2011 wasn’t the only thing to shut its doors on Dec. 31. As the ball dropped on last year, Ric Foster, Gardner, shuttered his gas station and convenience store.
For more than 17 years, Foster was a staple behind the counter of the tiny gas station on East Main Street. Foster started as a store manager in 1994 and then purchased the store 16 months later. He’s been behind the counter almost everyday since.
“I’ve got a daughter and two grandsons in Iowa that I haven’t seen in nine years,” he said.
But he’s made new family from his perch where he sells cigarettes and soft drinks.
“The people who come in here may have started as customers, but they’ve become friends,” Foster said.
His final day of operation was more like a family reunion than a typical work day. Throughout the afternoon on Dec. 31, long time customers poured through the doors wishing Foster and his wife well in their retirement. Employees stopped in as well to say their goodbyes.
Karen Crews worked at the station for more than eight years. She started as a clerk at the store when she was in college, and drove back to Gardner to continue working at the shop even when she moved to Kansas City, Mo.
“I’ve never had a better boss or father figure,” Crews said.
Sandy Carter, Gardner, stopped in to give Foster a hug, and every customer walking through the door was offered a free slush.
You can’t save those or resell them, Foster explained.
Merchandise isn’t the only thing customers expected to receive when they walked through the doors at E and J Food Mart. Despite the hugs and well wishes flowing, Foster still offered words of wisdom on fuel. Long known as an advocate for ethanol-free fuel, Foster isn’t shy on the topic.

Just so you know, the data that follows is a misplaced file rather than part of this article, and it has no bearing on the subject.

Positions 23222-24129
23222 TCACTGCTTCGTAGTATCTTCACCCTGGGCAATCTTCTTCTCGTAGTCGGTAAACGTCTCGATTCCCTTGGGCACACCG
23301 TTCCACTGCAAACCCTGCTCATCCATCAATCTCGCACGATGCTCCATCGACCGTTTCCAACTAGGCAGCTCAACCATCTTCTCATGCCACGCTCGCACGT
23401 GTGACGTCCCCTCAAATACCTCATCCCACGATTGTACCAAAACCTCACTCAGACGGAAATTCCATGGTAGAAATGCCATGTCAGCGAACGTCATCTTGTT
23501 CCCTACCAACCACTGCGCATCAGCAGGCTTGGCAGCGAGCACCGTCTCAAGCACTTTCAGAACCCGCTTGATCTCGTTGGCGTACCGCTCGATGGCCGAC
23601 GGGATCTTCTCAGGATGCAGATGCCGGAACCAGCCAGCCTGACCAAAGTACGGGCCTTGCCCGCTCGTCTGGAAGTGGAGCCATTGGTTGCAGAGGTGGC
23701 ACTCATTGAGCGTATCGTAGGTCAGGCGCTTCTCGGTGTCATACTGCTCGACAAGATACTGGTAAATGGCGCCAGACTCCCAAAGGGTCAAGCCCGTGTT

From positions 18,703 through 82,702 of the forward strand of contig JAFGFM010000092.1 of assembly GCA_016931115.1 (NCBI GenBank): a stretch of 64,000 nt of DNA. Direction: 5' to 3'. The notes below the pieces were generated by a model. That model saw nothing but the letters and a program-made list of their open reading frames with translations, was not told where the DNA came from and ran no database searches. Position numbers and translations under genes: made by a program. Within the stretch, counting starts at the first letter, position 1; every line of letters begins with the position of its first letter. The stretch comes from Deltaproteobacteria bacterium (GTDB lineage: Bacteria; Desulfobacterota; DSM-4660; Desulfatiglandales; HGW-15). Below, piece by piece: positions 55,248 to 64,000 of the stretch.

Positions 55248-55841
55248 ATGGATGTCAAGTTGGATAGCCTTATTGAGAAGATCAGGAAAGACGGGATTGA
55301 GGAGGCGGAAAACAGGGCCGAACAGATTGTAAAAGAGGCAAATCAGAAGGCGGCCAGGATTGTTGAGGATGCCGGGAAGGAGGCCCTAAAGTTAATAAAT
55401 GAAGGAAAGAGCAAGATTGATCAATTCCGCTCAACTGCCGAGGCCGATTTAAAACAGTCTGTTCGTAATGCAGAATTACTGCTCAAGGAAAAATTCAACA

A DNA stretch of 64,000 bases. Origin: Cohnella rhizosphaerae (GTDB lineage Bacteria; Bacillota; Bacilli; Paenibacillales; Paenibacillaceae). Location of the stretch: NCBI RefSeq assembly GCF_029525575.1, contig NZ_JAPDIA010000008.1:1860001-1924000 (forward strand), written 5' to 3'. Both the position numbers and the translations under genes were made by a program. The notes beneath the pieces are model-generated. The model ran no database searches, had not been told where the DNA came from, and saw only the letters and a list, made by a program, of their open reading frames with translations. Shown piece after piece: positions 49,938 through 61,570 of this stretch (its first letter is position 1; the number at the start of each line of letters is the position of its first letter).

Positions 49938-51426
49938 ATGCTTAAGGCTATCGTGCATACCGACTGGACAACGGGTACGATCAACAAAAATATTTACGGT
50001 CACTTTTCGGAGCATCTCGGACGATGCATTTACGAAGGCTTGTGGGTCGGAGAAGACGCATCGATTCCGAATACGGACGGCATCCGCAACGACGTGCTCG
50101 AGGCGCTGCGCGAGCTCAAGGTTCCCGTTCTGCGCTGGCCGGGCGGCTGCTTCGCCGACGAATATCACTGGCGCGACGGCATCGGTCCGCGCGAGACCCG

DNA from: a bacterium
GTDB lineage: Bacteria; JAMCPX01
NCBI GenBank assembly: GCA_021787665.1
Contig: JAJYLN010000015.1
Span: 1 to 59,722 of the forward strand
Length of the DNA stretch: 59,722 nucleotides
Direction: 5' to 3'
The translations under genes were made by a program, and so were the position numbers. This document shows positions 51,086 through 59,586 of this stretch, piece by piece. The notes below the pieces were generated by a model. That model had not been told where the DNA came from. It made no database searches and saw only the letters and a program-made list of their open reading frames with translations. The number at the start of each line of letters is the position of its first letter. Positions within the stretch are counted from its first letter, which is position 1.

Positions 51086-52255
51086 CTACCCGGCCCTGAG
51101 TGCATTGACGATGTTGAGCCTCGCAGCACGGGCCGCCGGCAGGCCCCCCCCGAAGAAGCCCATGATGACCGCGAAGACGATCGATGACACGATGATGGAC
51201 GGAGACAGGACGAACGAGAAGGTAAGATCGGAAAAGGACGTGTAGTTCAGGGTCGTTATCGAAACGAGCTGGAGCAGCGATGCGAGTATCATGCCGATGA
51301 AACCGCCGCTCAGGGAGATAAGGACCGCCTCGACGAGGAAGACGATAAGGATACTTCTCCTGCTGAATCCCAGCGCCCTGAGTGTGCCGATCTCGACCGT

For years, a sign in front of the gas station announced his fuel was alcohol free. Ethanol doesn’t help the farmers, and it’s hard on a vehicle’s motor, he said. Ethanol is also hurts consumers.
“(Ethanol) raises the cost of livestock feed, which raises the cost of livestock. That raises the cost of food,” Foster said.
Foster doesn’t plan to stop advocating against ethanol – even in his retirement.
“I will probably always be involved,” he said.
Although he’s ready for a little relaxation, Foster admits regulations and the state of the economy helped fuel his decision to close his doors. Two recent regulatory hits raise his ire.
For the first time in the summer of 2010, he was required to sell fuel blends at his pumps due to environmental regulations specific to the Kansas City Metro Area.
He lost customers, he said, during the 90 day stretch in which he had to sell fuel with ethanol. The customers got used to buying elsewhere.
Another 2010 statute forced him to stop allowing customers to smoke inside his store. Foster said there were customers who complained about the smoke in the store, but Foster told them to visit one of the other seven gas stations in town if they wanted a smoke free environment.
When smokers were allowed in the store, they stepped inside, drank a cup of coffee and made purchases as they fueled up. The smoking ban led to decreased sales, Foster explained.
“But the economy is a lot of what did it,” he said.
His volume in fuel sales was steady, but the amount of purchases people made inside the store was dwindling each month.
“People didn’t have the money to come in like they used to,” he said. “The last two years have just plain sucked. Until they start putting people back to work, it’s not going to pick up.”
When it does, Foster has a word of advice for small business owners.
“In business, you better take care of your customers,” he said.